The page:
The second important maintenance improvement was the placement of the tank twelve inches from the wall. Some of you may be thinking, "So what? Everyone knows that." Go ahead, snicker if you must, but my 90-gallon tank was set so close to the wall that I could not get behind it. (Well, you don't want to be able to see all the ugly equipment BEHIND the tank, now do you?) This poor planning was never so apparent as when the main circulation pump failed and had to be replaced. Removing it required contortions that no one, save a yoga master, should ever attempt.

I solved my aesthetics issue of the large gap behind the tank with a well-placed corner shelf that nicely hides the equipment in back. (Also ingeniously built, the shelf is attached to the wall on the left side and swings open like a door to allow easy access to the back of the tank.)

Prior to its purchase, I put some serious thought into the dimensions of my new tank. I chose a tank that is 72" long by 30" wide by 24" deep for several reasons. The large footprint allows maximum space for creative aquascaping and an extensive sand bed area. All of the rockwork is far enough away from the glass to allow me to use a magnet cleaner on all the viewable surfaces without catching the retrieval string on any delicate coral branches. With the 24" depth I can reach the floor of the tank with my hand by standing on a stepstool. Yes, I know there are numerous long-handled tools available for deeper tanks, but I still find it easier to do tasks, such as moving a coral, by hand.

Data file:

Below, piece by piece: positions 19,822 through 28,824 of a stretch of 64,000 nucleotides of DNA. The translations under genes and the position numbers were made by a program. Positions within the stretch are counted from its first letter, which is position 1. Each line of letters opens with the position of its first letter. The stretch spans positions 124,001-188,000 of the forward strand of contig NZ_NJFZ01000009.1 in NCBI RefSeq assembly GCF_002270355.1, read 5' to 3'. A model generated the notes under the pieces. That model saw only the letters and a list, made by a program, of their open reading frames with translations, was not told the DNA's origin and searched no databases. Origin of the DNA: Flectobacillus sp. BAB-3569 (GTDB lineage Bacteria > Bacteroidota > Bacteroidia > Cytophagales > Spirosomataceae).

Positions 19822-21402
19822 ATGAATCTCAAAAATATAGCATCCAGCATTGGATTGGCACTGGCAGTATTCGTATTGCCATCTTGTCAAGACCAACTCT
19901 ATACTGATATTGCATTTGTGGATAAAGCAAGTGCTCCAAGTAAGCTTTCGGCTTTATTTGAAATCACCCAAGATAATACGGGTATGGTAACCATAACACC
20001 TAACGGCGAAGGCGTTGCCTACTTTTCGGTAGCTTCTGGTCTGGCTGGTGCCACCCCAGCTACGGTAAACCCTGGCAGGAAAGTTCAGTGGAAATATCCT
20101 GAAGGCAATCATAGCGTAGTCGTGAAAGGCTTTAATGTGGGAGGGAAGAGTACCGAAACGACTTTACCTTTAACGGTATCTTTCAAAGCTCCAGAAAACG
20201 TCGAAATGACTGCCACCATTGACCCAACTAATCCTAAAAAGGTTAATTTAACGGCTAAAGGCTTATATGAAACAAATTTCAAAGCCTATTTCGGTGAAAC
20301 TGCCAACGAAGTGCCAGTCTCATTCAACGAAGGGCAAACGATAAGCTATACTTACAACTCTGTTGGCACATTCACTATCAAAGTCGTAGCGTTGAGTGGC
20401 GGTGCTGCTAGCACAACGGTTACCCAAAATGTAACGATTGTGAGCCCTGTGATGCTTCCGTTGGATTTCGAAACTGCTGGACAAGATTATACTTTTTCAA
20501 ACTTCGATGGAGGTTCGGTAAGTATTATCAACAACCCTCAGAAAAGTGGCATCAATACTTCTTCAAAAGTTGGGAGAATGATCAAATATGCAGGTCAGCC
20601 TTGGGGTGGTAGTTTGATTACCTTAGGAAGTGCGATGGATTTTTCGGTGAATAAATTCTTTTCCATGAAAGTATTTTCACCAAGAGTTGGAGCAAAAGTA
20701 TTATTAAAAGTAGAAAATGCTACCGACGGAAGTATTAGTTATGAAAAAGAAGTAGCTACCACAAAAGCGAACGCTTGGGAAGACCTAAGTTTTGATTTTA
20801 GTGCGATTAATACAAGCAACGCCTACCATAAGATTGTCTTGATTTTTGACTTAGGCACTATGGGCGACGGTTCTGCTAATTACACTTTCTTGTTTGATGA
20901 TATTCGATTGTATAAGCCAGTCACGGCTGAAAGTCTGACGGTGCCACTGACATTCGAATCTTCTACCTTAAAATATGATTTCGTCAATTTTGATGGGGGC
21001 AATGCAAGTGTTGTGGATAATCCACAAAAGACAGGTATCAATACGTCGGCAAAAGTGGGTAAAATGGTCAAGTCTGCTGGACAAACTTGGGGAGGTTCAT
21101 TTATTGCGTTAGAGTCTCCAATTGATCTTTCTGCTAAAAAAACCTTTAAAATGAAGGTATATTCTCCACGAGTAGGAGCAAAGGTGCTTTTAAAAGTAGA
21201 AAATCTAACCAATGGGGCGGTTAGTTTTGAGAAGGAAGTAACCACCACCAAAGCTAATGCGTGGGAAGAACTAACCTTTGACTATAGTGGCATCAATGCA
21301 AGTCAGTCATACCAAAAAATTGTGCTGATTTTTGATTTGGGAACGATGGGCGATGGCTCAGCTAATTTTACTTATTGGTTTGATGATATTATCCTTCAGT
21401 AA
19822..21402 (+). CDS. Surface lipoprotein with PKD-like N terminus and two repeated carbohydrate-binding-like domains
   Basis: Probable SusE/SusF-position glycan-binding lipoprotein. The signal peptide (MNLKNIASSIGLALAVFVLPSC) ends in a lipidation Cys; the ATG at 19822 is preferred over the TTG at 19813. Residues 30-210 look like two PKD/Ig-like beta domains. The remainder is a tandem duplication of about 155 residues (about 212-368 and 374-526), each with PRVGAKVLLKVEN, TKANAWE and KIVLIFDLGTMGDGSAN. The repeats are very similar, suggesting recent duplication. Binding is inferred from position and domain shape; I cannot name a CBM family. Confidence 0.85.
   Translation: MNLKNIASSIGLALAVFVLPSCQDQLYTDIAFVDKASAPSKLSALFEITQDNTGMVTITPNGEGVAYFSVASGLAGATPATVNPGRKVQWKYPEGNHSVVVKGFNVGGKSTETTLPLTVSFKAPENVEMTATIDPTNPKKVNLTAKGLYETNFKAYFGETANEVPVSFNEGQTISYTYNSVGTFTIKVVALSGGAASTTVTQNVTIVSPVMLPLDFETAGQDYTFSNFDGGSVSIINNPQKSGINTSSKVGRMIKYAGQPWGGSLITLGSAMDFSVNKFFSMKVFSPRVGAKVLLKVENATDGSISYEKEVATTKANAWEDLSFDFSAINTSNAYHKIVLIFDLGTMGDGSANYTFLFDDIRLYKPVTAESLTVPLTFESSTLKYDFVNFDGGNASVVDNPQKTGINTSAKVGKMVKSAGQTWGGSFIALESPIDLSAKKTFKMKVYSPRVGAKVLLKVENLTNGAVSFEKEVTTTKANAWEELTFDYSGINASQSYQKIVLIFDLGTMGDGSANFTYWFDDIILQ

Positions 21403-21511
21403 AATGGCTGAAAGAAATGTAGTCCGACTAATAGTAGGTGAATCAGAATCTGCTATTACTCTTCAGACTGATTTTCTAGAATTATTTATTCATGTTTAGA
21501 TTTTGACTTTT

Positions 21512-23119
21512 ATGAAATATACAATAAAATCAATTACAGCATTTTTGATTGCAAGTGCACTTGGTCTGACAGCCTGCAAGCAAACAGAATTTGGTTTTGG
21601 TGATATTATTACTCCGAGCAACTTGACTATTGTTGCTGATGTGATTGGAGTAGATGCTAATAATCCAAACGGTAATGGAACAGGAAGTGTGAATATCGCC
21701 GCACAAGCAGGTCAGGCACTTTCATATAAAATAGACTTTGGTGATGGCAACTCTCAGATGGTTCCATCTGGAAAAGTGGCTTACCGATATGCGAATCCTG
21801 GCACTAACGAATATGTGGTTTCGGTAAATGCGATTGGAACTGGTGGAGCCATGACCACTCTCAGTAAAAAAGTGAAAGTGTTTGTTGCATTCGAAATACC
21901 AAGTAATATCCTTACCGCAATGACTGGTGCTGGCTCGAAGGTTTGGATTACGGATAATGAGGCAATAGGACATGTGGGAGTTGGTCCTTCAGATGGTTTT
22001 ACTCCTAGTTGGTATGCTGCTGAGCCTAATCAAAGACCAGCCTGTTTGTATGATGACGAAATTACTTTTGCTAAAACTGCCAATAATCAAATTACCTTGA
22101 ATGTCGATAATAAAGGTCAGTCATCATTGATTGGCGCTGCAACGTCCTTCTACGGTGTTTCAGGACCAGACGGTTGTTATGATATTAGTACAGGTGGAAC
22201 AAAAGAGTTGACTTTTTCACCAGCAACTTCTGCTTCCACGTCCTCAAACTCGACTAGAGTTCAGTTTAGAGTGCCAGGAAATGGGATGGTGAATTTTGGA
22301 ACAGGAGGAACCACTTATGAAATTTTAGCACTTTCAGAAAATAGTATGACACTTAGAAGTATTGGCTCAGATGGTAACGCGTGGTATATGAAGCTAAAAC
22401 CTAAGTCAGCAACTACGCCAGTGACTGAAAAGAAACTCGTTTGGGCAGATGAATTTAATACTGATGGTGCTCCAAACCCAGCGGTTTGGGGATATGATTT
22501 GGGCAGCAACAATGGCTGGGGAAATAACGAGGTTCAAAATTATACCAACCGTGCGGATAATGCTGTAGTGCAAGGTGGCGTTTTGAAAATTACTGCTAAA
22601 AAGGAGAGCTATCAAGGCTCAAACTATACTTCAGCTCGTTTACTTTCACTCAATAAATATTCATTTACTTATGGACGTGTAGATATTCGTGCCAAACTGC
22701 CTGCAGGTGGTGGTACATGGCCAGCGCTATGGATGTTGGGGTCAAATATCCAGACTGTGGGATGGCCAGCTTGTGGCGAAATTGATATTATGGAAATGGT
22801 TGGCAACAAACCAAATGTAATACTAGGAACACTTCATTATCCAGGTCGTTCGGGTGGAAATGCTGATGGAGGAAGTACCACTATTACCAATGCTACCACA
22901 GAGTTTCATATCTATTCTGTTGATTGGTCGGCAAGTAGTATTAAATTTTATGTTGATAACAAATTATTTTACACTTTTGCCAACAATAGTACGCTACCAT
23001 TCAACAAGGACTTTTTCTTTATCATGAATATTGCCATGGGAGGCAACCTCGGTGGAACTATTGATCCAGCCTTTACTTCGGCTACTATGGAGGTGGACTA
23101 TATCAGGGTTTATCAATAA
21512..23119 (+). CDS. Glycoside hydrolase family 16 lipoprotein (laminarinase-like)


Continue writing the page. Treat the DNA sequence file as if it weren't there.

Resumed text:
The design of the tank's circulation and plumbing scheme was also carefully considered. The tank was predrilled for two drains in the built-in overflow box, as well as three holes across the back wall of the tank for the circulation pump return lines. I use two pumps whose output is split into two lines each. Three of the four return lines are attached directly to the tank through bulkheads fitted with flexible ball-socket tubing that allow me to direct the water flow to cover the whole tank. The fourth line is connected to a SeaSwirl oscillator mounted to the edge of the tank. This means I am not using any power heads inside the tank. I see this as a major coup, since not only does this eliminate the chance of animals being injured or killed by being sucked into a power head, but it also eliminates the extreme irritation of suction cups that don't… suck. (Or perhaps they do and that's the point!). In my previous tank, I had quite the sand storm when the power head came loose and aimed directly at the bottom. It could have been worse, though; I was lucky the power head didn't aim straight up and pump untold gallons of water all over my floor!